The London County Council’s Central School of Arts and Crafts was provided with a sturdy headquarters designed in part by its Principal, William Lethaby, a building opened in 1912, with its departments mostly headed by members of the Art Workers’ Guild, practising ‘learning by doing’ across a wide range of design and crafts. Other individual buildings of note on this part of the walk include No.12 Queen Square by Eustace Frere, 1907 and the Queen Anne style National Hospital for Neurology and Neurosurgery by Sir John Simpson, 1881-85 and 1938 extension with sculpture by Arthur Ayres. Stanley Hall, Easton and Robertson’s Nurses Home for Great Ormond Street, 1932, has a frieze by Eric Aumonier.
Much redevelopment took place in Bloomsbury between the wars, with Sir Herbert Baker’s London House (now Goodenough College), 1933-7, Coram’s Fields insertions to create a playground, 1936, and the School of Pharmacy by H. J. Rowse of Liverpool, 1939, close to J. M. Brydon’s Women’s School of Medicine, 1897-1900. Post-war Patrick Hodgkinson’s Brunswick Centre, 1972 takes us into Marchmont Street and a view of the magnificent back of the British Medical Association, by Sir Edwin Lutyens, 1912 (originally for the Theosophical Society) and on to Mary Ward House, 1898, a fascinating multi-purpose social project modelled on Toynbee Hall, the architectural debut of Cecil Brewer and A. Dunbar Smith.
At Woburn Square, the Warburg Institute, 1955-8 is a late work by Charles Holden, part of his revised scheme for London University begun with the Senate House, 1931-7. We finish with Heals, Tottenham Court Road, the original section by Smith and Brewer for Brewer’s cousin, Ambrose Heal, 1914-16, extended in replica 1938 by Sir Edward Maufe, decorations by Harold Stabler.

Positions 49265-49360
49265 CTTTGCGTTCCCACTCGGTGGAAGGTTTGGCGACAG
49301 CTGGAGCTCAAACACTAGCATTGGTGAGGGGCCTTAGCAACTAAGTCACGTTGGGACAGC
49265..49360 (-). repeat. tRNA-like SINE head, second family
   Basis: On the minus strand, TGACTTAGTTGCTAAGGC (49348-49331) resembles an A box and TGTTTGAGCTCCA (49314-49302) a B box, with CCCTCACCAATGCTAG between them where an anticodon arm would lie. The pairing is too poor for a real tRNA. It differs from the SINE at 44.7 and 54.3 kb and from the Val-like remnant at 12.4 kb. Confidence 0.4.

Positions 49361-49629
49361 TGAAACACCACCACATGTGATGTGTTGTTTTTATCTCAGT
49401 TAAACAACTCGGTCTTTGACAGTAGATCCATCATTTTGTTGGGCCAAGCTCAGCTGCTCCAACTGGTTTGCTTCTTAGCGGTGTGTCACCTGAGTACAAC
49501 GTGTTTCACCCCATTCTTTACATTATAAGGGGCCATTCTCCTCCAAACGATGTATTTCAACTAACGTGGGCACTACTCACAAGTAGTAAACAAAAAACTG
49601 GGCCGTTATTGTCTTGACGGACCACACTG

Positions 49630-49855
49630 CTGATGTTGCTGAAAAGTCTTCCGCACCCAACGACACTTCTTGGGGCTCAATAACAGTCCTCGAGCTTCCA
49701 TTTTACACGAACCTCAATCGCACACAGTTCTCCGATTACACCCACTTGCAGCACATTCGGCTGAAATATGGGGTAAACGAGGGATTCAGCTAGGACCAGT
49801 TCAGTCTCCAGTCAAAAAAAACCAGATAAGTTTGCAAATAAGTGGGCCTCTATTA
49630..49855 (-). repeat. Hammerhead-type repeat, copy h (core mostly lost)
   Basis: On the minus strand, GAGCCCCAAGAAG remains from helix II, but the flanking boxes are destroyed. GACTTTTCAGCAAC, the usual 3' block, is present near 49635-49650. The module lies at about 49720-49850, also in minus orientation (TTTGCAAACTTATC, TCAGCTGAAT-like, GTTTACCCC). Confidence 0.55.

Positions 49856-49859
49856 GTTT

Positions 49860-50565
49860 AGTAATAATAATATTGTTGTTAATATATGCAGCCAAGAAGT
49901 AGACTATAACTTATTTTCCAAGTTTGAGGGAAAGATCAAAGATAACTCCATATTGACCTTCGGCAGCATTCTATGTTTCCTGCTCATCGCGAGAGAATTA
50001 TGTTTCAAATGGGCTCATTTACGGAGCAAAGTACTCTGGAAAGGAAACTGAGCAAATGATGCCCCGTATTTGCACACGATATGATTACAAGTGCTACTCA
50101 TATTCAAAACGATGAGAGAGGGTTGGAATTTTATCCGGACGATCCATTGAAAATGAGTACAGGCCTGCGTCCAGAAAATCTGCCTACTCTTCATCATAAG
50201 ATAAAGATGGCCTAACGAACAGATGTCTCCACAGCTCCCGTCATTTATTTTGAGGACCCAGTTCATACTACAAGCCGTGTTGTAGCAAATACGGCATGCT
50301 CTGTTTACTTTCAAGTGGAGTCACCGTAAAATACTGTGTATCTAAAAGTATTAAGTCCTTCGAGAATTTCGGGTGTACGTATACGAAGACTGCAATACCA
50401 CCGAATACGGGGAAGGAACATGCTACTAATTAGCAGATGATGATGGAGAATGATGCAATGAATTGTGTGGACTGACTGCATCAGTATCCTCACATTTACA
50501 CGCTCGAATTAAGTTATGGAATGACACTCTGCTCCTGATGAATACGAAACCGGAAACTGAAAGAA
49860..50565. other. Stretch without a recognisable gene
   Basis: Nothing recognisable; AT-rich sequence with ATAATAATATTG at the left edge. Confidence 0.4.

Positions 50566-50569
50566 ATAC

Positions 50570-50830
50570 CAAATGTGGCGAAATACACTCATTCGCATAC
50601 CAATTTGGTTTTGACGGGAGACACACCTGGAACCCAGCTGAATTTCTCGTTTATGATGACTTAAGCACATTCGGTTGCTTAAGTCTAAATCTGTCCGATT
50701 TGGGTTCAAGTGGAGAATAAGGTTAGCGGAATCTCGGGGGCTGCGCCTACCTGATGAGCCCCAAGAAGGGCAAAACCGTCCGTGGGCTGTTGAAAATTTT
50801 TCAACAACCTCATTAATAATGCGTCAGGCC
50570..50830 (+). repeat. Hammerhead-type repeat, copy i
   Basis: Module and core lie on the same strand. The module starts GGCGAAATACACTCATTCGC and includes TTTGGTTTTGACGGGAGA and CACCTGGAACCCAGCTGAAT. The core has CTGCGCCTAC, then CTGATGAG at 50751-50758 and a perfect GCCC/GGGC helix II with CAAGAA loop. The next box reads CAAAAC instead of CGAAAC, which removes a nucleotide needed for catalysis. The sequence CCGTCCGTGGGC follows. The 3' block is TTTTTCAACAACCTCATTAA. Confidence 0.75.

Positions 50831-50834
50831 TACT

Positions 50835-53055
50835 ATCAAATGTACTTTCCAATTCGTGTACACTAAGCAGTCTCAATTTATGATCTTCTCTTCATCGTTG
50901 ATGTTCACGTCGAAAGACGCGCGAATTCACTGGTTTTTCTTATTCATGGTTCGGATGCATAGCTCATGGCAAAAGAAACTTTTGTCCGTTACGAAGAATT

Alec Forshaw’s book, An Address in Bloomsbury: The Story of 49 Great Ormond Street (Brown Dog Books), will be available for sale from the author.
Bro. Francis Terry will be holding an exhibition of his watercolours, done in collaboration with Create Streets, from the Tuesday 21 to Thursday 23 April at the Art Workers’ Guild.
Viewings will be available between 10.30am to 5pm on Tuesday 21 and Thursday 23 April and from 12pm to 5pm, then 6.30pm to 7.30pm on Wednesday 22 April. Please note booking is essential for the 6.30 – 7.30 session.
Create Streets is a social enterprise which encourages the building of traditional urban developments, with Francis using his design flair to bring their ideas to life. They have collaborated on many counter proposals, giving a voice to local residents who are often ignored by avaricious developers. These include many important sites in London, such as:- Mount Pleasant Sorting Office, Farringdon; The Gas Holders Site, Oval; Empress Place, Earls Court and others.
Recently they have been successful in helping to convince the owners of the Sutton Estate in Chelsea to refurbish the flats rather than demolish, providing at least 80 new social rented homes, upgrading the existing flats and improving the outdoor spaces.
All proceeds from sales of these watercolours are going to the charity Cure EB.
For further information, or to arrange a viewing, please email Leah on email@example.com or call 01206 580528.
Paintings, drawings, prints, textiles, ceramics, carving, cutlery, and more, by members of the Art Workers’ Guild, past and present, from the personal collection of Master of the Guild Alan Powers.